Use for Classes?

What is an example of what classes are used for?

Note that I won’t go through code here since you can google the topic or reference any book for the semantics/syntax for the specifics of creating classes.

You can think of classes as a software version of a stencil. Once you create one class, you can create many objects (instances) based on that class (stencil, template, or cookie cutter, etc.). However, because of inheritance and composition, you can create various unique versions of that class (or object). Something that you cannot do with a physical stencil.

For example, if you created a class for a car, you can then further tailor it for a specific type of car:

  1. Sedan
  2. Race car
  3. Jeep
  4. SUV
    n. etc.

A similar example might be when you get a new job. HR department will need your name (first, last), mailing address, SS number, job title, manager, and department (for example). When they enter this information into the system, the program that processes this information doesn’t have to have hundreds of copies of this same code for every employee. The program class just needs one main class along with inheritance and composition classes for specific types of employees (manager, supervisor, executive, reg employee, etc.). As you can see, classes work as templates for processing information. Classes also have their own internal attributes and methods for processing that data.

Another reason for classes is encapsulation. With classes, all of the object attributes and methods (functions) are encapsulated within the code from classes. This removes the potential for variables clashing when used in other program/package modules.

Here, I have highlighted but a few examples for using classes.

In Object-Oriented Programming we use classes to represent objects and assign them behavior as well as represent our data and the relationships between them.
Overall what you are asking is a very complicated topic and it is related to the fundamentals of programming, software design and architecture. To simplify it for someone who is just starting, you can think of it as grouping related things together so that they are always in one place and are accessible when you need them.

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So, you know how in your program you can have things that are ints, strs, lists etc.?

Classes are how, in Python, you create your own kind of thing, in order to make things that are of that kind. (In programming, we say “type” specifically. In ordinary English, words like “type”, “kind”, “category” all mean more or less the same thing; but for computer scientists, they have more precise meanings.)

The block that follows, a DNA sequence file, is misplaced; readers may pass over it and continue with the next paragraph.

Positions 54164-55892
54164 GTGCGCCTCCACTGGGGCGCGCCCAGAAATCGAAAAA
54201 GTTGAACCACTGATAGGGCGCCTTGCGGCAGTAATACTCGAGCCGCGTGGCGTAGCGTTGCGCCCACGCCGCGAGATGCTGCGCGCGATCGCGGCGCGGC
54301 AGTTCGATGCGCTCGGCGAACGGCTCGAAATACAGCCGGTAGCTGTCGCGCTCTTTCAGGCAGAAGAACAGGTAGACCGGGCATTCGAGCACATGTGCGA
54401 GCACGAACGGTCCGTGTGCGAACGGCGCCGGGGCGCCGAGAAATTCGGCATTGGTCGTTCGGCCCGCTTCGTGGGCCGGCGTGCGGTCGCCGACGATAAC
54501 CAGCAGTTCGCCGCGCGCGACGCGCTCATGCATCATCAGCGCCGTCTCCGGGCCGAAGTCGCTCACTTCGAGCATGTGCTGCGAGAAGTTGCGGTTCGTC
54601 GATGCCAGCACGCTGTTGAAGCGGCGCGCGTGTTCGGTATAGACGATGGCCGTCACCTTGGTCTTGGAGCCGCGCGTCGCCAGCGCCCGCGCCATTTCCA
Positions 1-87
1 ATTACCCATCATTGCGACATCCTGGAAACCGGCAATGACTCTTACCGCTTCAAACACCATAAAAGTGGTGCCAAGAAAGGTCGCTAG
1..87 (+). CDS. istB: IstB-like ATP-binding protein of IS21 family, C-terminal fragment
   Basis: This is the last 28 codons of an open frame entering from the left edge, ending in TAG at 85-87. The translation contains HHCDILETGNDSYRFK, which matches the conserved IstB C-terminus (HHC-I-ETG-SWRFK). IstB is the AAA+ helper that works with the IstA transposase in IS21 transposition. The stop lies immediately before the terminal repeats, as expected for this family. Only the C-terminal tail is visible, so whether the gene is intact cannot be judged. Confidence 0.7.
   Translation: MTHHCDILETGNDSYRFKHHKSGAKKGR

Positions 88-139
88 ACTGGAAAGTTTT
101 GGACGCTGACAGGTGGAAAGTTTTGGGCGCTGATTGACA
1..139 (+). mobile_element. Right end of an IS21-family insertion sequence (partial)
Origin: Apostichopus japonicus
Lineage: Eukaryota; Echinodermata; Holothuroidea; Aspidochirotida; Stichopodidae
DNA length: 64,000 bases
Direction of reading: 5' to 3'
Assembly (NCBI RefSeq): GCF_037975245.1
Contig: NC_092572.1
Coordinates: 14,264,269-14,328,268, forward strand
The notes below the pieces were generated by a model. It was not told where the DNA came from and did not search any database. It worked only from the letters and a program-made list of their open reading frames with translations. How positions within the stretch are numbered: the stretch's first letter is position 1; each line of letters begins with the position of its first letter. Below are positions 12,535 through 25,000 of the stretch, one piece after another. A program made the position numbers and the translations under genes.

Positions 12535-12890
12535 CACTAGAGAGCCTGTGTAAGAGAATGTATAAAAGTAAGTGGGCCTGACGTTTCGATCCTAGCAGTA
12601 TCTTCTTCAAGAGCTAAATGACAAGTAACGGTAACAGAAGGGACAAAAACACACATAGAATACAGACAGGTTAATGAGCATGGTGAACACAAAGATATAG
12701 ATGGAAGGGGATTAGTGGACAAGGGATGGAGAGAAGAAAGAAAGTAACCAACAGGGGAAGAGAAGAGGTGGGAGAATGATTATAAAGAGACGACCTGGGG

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So it’s to assign behaviors all at once?

A class is like a template, it defines how an object will act. An object is an instance of the class. The class is just the definition of an object. But inheritance is where it gets neat to save time coding changes.

Inheritance is where one class has a “parent” of another class. If you change behavior in the parent class, the children classes all get that change without writing any more code.

Take the video game “Fallout 4”.


We can have a base class called “clsMonster”. This defines basic attributes that all monsters/opponents will share. It will have properties (which are like variables) common to all monsters. It will also have methods (which are functions) to define how the basic monster acts in combat, acts while idling, etc.

Now we base the “clsRaider” class on clsMonster. This will have “properties” which further define what the 3d model is, which textures are used on the 3d model, which audio files to use for certain events, hit point calculation, which weapons are commonly used, and it will have methods for how it works in combat and while idling.

Now we can have another class for Gunners called “clsGunner” based on clsRaider, and basically make it a much harder raider.

EDIT: And just practice. Experience will help you understand class hierarchies, and how different classes go from the general class parent, to a child class that uses the parent.

You can think this way, but it’s really a lot more complicated. I suggest reading up on the topic. My favorite book about it is " Design Patterns: Elements of Reusable Object-Oriented Software".

There is also some videos about it, as an example, this

The best way to understand imo is to try and code some somewhat complex project first without classes, and then rewrite it with a proper design and see what’s the difference is. I think something like: suppose you have a need to extract data from 4 different sources. One is MySQL database, one is Oracle, one is MongoDB and one is a RESTful api. You have either a form or web page where you need to display this data. Just displaying in a table would work, but you can add some kind of chart to it. On that form or web page you have a control or a menu that let’s you select what data to show.

Well, something like this. Make it without classes or design patterns, and then make one with a good design. You will see the difference.